iSoul Time is 3D

Conventions in science

The main convention of modern science is that it is based on observation only. This convention treats experiments, interventions, and projectiles as if they always happened naturally. Then it is easy to assume, for example, that the transmission and reception of light are at the same speed, a convention promoted as a fact.

It also makes it easy to assume that heavier bodies have the most effect in dynamics, since they move the least and so are seemingly the least impacted. This is like the observer who sees but does not intervene, and so is little impacted by what happens (quantum mechanics nonwithstanding).

But this obscures the fact that scientists do perform experiments and do intervene in various ways – and people in general do, too, as they move about. It also obscures the fact that conventions determine much of science.

Take dynamics, for example. Newton set the convention by taking the ancient concept of gravitation and ignoring its inverse, the ancient concept of levitation. One could as well reverse the convention and take levitation as the standard. That would mean that instead of distance weighted by mass for the bathycenter (Greek bathys, deep) as the center of motion, the weighting is by inverse mass for the ‘pechocenter’ (Greek pechos, shallow) of motion.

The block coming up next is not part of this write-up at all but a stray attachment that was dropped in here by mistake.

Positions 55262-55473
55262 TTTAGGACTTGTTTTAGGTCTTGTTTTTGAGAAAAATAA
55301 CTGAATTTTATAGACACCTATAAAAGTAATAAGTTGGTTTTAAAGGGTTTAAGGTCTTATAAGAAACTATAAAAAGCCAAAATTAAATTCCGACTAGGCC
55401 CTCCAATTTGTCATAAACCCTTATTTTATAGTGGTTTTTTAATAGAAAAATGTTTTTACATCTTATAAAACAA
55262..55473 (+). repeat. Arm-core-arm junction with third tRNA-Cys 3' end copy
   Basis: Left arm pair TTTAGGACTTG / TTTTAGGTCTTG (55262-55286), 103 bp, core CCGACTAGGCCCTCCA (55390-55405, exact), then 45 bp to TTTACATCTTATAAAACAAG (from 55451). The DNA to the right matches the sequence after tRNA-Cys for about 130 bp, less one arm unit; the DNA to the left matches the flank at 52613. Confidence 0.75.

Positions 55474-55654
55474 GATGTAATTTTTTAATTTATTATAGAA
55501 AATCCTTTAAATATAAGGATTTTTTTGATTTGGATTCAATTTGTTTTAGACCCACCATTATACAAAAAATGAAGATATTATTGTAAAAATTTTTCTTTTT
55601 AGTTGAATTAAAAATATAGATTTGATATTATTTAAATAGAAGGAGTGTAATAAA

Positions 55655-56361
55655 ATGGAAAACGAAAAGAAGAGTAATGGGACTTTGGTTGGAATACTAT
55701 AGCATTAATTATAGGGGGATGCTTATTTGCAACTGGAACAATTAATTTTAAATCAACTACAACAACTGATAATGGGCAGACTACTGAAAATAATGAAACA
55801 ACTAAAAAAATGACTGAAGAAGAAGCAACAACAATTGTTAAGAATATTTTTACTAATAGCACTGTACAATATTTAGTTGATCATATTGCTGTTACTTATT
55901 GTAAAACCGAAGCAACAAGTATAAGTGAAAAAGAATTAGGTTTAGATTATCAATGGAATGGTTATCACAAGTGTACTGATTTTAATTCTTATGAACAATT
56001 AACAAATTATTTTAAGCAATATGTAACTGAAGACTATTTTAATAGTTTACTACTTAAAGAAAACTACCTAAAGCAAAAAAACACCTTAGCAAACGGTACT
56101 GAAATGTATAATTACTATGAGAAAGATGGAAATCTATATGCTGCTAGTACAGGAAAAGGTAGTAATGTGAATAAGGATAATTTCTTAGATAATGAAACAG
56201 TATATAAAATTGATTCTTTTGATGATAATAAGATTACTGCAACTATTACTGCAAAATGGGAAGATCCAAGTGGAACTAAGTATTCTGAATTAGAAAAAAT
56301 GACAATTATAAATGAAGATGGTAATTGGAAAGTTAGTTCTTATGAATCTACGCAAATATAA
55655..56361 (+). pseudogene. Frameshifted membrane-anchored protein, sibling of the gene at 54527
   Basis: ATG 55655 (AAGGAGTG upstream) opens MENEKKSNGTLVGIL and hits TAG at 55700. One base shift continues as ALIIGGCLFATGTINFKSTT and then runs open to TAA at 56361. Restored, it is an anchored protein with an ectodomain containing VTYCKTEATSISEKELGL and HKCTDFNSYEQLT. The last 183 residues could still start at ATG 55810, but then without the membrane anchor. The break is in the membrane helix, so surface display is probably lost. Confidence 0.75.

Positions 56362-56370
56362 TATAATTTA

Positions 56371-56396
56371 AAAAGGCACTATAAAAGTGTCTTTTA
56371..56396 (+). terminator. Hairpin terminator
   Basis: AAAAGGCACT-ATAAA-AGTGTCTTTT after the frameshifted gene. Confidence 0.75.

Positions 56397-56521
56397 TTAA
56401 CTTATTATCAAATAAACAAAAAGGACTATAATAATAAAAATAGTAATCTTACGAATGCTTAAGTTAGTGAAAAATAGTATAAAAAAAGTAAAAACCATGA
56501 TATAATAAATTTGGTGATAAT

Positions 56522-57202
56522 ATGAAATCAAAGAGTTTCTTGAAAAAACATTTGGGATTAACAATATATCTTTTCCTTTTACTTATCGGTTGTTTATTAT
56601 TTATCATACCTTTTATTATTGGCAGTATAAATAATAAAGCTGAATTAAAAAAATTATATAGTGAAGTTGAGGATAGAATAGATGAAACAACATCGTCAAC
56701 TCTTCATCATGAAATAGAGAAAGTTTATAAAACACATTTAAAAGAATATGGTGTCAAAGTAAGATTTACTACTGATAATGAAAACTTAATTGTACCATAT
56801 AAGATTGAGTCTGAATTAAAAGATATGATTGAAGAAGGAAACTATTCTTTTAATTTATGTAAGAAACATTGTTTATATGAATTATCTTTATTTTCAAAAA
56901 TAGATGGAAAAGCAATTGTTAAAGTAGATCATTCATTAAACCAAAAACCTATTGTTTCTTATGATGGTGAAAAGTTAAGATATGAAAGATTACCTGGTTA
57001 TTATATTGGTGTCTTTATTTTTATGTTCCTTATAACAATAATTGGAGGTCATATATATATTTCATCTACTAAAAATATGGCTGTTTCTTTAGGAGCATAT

It so happens that observation of the Sun orbiting the Earth fits well with the inverse convention. The irony is that science purports to follow observation, but ends up discounting many ordinary observations, not because they are wrong, but because they are against conventions.

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